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Only 39 in Congress Stand Up for Free Trade


Nan Swift
March 7, 2012

Over the past two days, Congress has done the best it can to initiate a trade war with China. Under the auspices of home grown patriotism and protecting U.S. businesses from big, mean, cheap imports, both the House and Senate passed legislation to apply “countervailing duties” on goods from countries like China and Vietnam. Of course, this was after a court decision declared exactly these actions illegal.

Instead of leveling the playing field as intended, these actions mean higher costs for consumers and could threaten our relationship with one of our best export customers, a move that could do damage to many U.S. businesses and destabilize our economic recovery. Read NTU’s vote alert here for more information.

Despite how fraught with bad economic theory and worse historical examples this kind of trade legislation can be, the anti-China rhetoric can be very difficult to vote against. That’s why the 39 brave legislators who did vote “No” on H.R. 4105 deserve a big “Thank You!”

Here’s the list:

Rep. Justin Amash (R-MI), Rep. Michelle Bachmann (R-MN), Rep. Paul Broun (R-GA), Rep. Michael Burgess R-TX), Rep. Francisco Canseco (R-TX), Rep. Jason Chaffetz (R-UT), Rep. Jeff Duncan (R-SC), Rep. Stephen Fincher (R-TN), Rep. Jeff Flake (R-AZ), Rep. John Fleming (R-LA), Rep. Trent Franks (R-AZ), Rep. Cory Gardner (R-CO), Rep. Scott Garrett (R-NJ), Rep. Paul Gosar (R-AZ), Rep. Tom Graves (R-GA), Rep. Ralph Hall (R-TX), Rep. Andy Harris (R-MD), Rep. Jeb Hensarling (R-TX), Rep. Tim Huelskamp (R-KS),   Rep. Jim Jordan (R-OH), Rep. Jack Kingston (R-GA), Rep. Doug Lamborn (R-CO), Rep. Leonard Lance (R-NJ), Rep. Connie Mack (R-FL), Rep. Tom McClintock (R-CA), Rep. Mick Mulvaney (R-SC), Rep. Richard Nugent (R-FL), Rep. Steve Pearce (R-NM), Rep. Mike Pompeo (R-KS), Rep. Ben Quayle (R-AZ), Rep. Steve Scalise (R-LA), Rep. Jean Schmidt (R-OH), Rep. David Schweikert (R-AZ),  Rep. Tim Scott (R-SC), Rep. Steve Southerland (R-FL), Rep. Cliff Stearns (R-FL), Rep. Joe Walsh (R-IL), Rep. Kevin Yoder (R-KS)

You can quickly contact these legislators to send a quick thank you here.

Though it can be daunting to take a stand like this during an election year, especially in light of the deep pockets of H.R. 4105 boosters, it is disappointing that more legislators did not stand up to this bad trade policy.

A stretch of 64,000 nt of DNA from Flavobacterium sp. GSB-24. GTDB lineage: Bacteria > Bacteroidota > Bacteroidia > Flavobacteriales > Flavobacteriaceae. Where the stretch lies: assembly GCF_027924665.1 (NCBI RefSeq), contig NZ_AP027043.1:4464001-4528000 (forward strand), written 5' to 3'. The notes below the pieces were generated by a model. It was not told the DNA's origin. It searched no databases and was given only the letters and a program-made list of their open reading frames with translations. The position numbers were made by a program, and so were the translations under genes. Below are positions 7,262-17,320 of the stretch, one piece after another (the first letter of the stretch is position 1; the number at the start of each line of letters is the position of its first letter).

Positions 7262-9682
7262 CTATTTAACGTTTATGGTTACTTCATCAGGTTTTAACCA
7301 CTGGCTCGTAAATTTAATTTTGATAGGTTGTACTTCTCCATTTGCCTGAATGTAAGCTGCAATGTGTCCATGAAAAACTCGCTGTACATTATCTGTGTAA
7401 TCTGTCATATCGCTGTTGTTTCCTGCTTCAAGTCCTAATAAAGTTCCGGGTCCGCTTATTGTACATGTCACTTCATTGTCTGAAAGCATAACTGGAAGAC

Econ blogger extraordinaire (and visiting scholar at AEI) Dr. Mark Perry has kept a steady eye on trade relations with China over the past several years and makes some good points that don’t often make it into the usual “China is going to drown us all in cheap plastic trinkets” conversation. Perry points out that despite constant worries about our trade deficit with China, China is one of the best markets in the world for U.S. goods. In fact, American exports to China have increased 21% every year since 2005 as the growing Chinese middle class has more disposable income for U.S. goods. At the same time, imports have grown only about half as much. To antagonize a trading partner like China means risking an enormous and growing market for the U.S.

Perry also does an excellent job of dispelling the myths regarding China’s well-known currency manipulation. While government and manufacturers are quick to cry foul over this Chinese government subsidy, Perry explains that in reality, this “manipulation” is really a gift from China to our advantage:

1. China's currency manipulation is a form of foreign aid, and to the direct advantage of millions of U.S. consumers, especially the poor and low-income groups, and to the direct advantage of thousands of American companies buying inputs from China.

2. Forcing China to revalue its currency would benefit some American manufacturers competing with China, but would significantly harm those American consumers and businesses currently buying undervalued imports. On net, there would be more harm to American consumers than benefits to American manufacturers, making the country worse off.

3. Like other forms of mercantilism and protectionism, revaluing China’s currency would favor certain domestic producers over millions of consumers, but would make the U.S. worse off, not better off, on net.

4. Finally, instead of complaining, we should be thankful for China's foreign aid to Americans through an undervalued currency, overvalued dollar, and undervalued goods that save Americans billions of dollars every year.

Read the whole thing here.


 

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